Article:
When you ever tried to write a non-trivial program that consists of several individual compilation units, then you know that it becomes very tedious to do the compilation and linking by hand. This is why people have written software to take care of this.
Most of these build systems also take care of a closely related and often tightly coupled aspects, like checking for libraries the software depends on, taking care of linking and working around toolchain limitations for different architectures. This results in a considerable complexity, which in turn results in my limited brain having problems using these systems effectively. I have more than once spent many hours to set up working build system configurations (usually Makefiles) for my projects.
Somehow I never really had a proper overview over the concepts and structure of Makefiles or configurations for Automake, QMake, CMake, SCons, waf or the other more or less frequently encountered species of build systems. Basically I was very happy if I did not have to mess with that for code written by other people, and it just worked.
The situation reminds me a bit of what someone (I can not remember who) once said about drugs against cold. His point was that none of the many available drugs really helped, otherwise there would not be so many different ones.
Recently I discovered tup, which is yet another build system. However I find it very usable, it gets some things right.
- It only manages your compilation, but does not try to figure out configuration and platform business. I think you can use KConfig to take care of that, but have never tried that. So it might be difficult to set up a portable, platform independet build configuration, but this is rarely my usecase, I mostly program for a very small audience (usually me).
- It is very easy to get the dependencies right. tup instruments the calls to the shell to automatically detect which files are read during compilation. So it automatically gets the dependencies right. In the case where you have many compilation units with dependencies between them this makes your build very robust. You can do that with the help of gcc and Makefile magic as well, but the tup way is much more painless.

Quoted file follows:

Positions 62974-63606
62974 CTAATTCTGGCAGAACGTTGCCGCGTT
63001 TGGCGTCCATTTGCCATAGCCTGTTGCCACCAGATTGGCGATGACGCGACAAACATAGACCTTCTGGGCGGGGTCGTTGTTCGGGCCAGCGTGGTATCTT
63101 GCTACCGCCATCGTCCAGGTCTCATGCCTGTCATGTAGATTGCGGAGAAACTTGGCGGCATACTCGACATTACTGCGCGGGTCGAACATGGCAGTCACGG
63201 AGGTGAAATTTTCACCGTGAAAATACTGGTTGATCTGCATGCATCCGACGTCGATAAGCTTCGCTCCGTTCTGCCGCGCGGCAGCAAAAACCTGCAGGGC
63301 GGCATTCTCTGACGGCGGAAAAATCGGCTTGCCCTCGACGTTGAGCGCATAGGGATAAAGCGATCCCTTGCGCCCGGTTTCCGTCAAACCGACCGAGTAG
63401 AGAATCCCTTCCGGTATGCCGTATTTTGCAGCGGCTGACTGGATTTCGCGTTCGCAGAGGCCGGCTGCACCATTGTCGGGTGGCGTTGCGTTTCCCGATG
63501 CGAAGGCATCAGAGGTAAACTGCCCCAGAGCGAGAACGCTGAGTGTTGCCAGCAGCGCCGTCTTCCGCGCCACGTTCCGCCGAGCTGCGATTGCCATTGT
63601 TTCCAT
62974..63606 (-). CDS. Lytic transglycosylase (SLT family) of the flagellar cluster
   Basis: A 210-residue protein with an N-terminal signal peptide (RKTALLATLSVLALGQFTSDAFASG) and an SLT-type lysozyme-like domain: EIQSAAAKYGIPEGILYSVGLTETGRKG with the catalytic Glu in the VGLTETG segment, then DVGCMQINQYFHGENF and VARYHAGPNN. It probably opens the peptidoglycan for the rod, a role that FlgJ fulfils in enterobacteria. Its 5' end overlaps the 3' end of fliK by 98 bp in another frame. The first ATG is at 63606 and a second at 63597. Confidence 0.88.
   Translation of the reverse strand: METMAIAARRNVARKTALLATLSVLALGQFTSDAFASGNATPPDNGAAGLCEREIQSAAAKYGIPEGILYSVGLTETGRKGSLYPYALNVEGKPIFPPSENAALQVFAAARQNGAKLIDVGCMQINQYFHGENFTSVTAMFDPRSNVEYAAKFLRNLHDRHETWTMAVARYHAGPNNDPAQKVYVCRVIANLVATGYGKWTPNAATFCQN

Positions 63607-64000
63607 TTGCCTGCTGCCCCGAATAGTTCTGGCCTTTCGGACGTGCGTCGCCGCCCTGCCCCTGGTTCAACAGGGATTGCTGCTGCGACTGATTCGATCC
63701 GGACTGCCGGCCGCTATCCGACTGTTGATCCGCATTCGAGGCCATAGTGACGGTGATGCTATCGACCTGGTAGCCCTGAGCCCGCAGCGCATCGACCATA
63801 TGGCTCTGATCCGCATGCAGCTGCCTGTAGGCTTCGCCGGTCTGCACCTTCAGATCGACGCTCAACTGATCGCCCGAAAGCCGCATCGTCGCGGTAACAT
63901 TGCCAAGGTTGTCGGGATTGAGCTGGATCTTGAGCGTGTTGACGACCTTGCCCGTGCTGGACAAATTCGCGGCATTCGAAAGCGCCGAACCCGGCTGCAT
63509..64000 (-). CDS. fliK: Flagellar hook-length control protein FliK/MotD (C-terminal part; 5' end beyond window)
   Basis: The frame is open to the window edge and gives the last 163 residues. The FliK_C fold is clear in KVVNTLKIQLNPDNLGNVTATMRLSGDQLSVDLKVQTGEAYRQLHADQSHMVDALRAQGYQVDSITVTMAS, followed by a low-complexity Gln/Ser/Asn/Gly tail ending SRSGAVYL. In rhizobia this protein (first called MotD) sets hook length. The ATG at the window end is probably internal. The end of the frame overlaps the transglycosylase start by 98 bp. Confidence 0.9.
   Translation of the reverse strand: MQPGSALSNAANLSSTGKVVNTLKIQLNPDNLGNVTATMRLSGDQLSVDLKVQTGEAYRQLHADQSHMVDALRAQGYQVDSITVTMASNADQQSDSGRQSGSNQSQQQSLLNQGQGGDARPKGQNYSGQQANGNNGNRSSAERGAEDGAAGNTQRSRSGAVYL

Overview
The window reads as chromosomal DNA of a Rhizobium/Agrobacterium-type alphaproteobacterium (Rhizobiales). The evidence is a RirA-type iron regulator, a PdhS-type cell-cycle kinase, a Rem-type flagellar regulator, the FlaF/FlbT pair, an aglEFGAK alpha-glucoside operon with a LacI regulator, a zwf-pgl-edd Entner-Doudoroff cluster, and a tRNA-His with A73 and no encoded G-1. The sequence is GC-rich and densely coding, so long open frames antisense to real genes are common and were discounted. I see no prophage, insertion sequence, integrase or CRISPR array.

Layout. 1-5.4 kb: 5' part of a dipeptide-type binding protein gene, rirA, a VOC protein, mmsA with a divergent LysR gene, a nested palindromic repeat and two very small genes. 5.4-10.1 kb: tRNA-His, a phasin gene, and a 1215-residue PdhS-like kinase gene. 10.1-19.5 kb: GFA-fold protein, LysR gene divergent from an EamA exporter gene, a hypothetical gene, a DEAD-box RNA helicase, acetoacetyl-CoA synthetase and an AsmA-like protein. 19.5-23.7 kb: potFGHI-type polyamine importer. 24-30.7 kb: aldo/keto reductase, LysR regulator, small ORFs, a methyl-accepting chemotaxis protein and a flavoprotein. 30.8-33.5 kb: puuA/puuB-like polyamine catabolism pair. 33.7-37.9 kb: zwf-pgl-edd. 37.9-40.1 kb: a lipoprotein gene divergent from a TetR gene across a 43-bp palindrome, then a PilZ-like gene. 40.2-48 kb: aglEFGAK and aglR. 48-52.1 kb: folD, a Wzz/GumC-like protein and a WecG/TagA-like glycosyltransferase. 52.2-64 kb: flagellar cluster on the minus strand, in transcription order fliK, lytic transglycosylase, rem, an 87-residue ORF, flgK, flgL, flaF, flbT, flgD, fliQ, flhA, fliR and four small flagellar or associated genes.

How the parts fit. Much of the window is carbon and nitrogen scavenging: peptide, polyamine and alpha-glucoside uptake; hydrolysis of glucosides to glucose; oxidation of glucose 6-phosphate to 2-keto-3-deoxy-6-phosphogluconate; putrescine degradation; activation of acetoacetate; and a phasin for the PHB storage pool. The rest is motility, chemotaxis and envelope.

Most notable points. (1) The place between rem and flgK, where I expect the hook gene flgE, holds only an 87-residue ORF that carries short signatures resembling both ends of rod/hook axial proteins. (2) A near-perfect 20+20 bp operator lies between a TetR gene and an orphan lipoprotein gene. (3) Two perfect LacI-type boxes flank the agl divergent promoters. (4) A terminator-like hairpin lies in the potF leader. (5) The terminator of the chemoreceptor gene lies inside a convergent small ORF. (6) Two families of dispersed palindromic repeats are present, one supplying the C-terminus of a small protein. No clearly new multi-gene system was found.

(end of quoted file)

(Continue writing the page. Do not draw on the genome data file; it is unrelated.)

- The Tupfiles (equivalent to Makefiles) are only concerned with the local directory, so usually very short and simple. Unless make, where this approach leads to an incorrect dependency graph (see RMCH), tup gets the dependencies right.
- Because the dependencies are right, parallel builds work like a charm without side effects.
- Because the dependencies are right, there is no need for things like make clean, which is often abused to work around the fact, that there are dependencies your build system does not know about. This allows for a very clean way the use tup. There is just one command that gives you an up to date and correct build.
So I really like the design of tup, and prefer it to everything else that I have tried yet. It is probably not suitable for everybody, though, but it works robustly, which is something that I have not managed to achieve with any of the other systems I tried.
When a problem is robustly under control, and this solution scales well, then you can apply it to much larger problems than possible before. The author of tup tried to demonstrate that by considering the build of a whole Linux system. So if you change something in a kernel header or in a library, tup figures out, what to recompile systemwide. He set all that up with git, but it seems to be not actively maintained. I consider it more a proof of concept than a usable Linux distribution.
But anyway, I am quite happy with tup as a build system and will try it in a few more contexts (e.g. LaTeX compiling).